January 19, 2010
Estimated sales in the U.S. and Canada: Movie (studio) 4-day gross (millions) Percentage change from last weekend (three-day basis) Total (millions) Days in release 1 Avatar (Fox/Dune/Ingenious) $54.6 -15% $505.1 32 2 The Book of Eli (Warner Bros./Alcon) $38 NA $38 4 3 The Lovely Bones (Paramount)
CALIFORNIA | LOCAL
February 27, 1988
I saw Feynman only once, "live" on stage at Pasadena City College in the early 1960s, where he gave a superbly lucid and uniquely "Feynmanesque" lecture on relativity theory to an entirely enthralled lay audience. The most memorable comment of the evening did not come from Prof. Feynman but from a perhaps 14-year-old listener, who turned to his buddy at the end of the performance and said, "You gotta admit that guy knows what he's talking about!" GORDON D. MUNRO San Bernardino
April 4, 2013 |
Einstein was right about relativity, again. NASA's Kepler space telescope has beamed back the latest evidence that light can be bent by gravity, an element of the theory of general relativity. It's not that astrophysicists expect observations to contradict Albert. But the findings represent the first time the phenomenon has been detected in a binary star system, according to NASA. In this case, a dead star, known as a white dwarf, bent the light from its partner, a small “red dwarf.” The density of the much smaller white dwarf is far greater than that of its partner.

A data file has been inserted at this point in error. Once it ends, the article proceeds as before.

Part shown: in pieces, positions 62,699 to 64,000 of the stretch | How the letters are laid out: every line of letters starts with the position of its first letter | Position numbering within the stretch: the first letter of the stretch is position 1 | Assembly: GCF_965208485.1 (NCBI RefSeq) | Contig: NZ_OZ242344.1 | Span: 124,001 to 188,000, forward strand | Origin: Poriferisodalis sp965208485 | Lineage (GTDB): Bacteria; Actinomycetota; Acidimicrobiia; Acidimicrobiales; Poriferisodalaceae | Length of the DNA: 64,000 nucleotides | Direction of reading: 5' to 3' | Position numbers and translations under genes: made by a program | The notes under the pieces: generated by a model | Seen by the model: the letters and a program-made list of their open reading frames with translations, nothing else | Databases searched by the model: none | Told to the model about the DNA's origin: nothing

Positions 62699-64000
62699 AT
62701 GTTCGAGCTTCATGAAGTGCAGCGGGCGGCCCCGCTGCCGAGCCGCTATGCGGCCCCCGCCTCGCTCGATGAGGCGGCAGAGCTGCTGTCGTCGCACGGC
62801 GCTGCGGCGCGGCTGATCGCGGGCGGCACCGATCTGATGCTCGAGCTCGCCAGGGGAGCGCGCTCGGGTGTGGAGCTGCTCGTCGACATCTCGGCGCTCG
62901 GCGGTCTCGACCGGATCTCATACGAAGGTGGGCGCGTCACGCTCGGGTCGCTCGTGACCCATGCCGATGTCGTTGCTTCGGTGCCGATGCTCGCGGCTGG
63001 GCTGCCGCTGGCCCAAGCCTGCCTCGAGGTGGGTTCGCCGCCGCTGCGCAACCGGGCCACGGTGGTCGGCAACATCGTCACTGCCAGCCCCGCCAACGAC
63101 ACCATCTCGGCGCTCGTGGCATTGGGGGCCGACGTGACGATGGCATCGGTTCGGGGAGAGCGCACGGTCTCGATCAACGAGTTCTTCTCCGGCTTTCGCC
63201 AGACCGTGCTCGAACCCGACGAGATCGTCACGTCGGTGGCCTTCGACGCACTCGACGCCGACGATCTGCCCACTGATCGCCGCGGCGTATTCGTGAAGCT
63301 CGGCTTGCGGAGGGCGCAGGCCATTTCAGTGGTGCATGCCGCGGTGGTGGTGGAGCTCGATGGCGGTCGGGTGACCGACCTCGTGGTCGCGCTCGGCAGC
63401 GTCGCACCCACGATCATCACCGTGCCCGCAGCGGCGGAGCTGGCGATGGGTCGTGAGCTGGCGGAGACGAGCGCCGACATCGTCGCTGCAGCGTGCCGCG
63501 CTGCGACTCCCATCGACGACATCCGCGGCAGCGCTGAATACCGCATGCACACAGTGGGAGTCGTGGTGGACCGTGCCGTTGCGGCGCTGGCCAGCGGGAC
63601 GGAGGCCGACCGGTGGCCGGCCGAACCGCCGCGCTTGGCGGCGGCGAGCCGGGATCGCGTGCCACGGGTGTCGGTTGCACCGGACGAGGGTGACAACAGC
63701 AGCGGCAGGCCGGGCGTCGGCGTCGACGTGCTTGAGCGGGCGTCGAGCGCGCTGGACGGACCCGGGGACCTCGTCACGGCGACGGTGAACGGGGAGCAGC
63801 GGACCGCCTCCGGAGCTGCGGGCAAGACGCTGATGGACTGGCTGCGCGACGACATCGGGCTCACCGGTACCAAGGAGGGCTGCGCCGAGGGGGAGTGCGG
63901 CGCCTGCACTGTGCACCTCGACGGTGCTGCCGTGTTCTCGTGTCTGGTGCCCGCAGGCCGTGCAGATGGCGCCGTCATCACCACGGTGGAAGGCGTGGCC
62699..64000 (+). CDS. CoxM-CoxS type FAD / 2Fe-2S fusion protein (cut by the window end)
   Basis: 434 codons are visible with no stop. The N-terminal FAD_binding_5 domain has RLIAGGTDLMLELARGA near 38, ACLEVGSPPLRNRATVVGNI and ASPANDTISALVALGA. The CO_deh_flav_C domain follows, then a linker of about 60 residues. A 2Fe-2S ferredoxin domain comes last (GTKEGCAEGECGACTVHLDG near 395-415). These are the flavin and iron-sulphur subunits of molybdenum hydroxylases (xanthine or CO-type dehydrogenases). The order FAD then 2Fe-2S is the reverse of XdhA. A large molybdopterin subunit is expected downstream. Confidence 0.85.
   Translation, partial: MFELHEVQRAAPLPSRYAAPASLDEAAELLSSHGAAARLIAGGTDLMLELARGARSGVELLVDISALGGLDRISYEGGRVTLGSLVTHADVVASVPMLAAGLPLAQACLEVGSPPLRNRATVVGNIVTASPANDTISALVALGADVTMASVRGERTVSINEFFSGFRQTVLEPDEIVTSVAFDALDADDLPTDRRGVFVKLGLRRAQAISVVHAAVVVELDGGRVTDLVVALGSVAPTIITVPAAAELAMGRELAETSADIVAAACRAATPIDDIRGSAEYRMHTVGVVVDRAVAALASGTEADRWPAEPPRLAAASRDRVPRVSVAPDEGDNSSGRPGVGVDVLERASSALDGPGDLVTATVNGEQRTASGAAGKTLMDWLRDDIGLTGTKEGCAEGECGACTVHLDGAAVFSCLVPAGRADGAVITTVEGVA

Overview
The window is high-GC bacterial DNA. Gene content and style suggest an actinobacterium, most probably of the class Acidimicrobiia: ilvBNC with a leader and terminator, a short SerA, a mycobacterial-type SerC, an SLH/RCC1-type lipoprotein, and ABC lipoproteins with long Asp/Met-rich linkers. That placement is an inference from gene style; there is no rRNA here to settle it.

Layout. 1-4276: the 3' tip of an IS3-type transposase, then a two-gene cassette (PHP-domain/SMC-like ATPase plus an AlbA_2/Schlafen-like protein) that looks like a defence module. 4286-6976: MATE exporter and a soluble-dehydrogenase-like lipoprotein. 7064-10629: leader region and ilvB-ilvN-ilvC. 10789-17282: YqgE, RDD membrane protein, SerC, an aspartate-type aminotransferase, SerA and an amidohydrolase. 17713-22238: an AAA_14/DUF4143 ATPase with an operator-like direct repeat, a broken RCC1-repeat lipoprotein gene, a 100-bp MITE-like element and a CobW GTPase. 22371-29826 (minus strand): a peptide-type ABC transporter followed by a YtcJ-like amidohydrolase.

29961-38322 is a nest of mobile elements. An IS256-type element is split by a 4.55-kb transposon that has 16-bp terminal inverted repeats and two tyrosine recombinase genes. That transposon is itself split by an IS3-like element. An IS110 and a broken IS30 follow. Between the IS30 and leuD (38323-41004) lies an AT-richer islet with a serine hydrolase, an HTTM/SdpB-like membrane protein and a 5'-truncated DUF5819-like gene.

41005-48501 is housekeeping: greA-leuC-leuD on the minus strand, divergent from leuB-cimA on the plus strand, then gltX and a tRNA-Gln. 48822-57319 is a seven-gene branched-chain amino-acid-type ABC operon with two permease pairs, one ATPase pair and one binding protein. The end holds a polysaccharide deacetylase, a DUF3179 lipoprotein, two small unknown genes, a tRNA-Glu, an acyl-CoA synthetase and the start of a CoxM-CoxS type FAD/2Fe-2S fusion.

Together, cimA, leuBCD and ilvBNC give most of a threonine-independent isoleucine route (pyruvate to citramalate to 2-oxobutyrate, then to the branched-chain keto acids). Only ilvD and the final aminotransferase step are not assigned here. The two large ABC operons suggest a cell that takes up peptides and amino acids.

CALIFORNIA | LOCAL
February 24, 1992 |
The National Science Foundation announced last week that Livingston, La., near Baton Rouge, and Hanford nuclear reservation in Washington have been chosen out of 19 candidates for one of the largest research projects in foundation history. The project will attempt to detect gravitational waves for the first time, a discovery that could help explain the origins of the universe. The two sites will operate as a single observatory.
October 23, 2004 |
A key prediction of Einstein's general theory of relativity has been confirmed by an experiment showing that the Earth's rotation drags the surrounding fabric of space-time along with it. The phenomenon, known as frame-dragging, was one of the last untested predictions of general relativity. "Frame-dragging is like what happens if a bowling ball spins in a thick fluid, such as molasses," said Erricos C.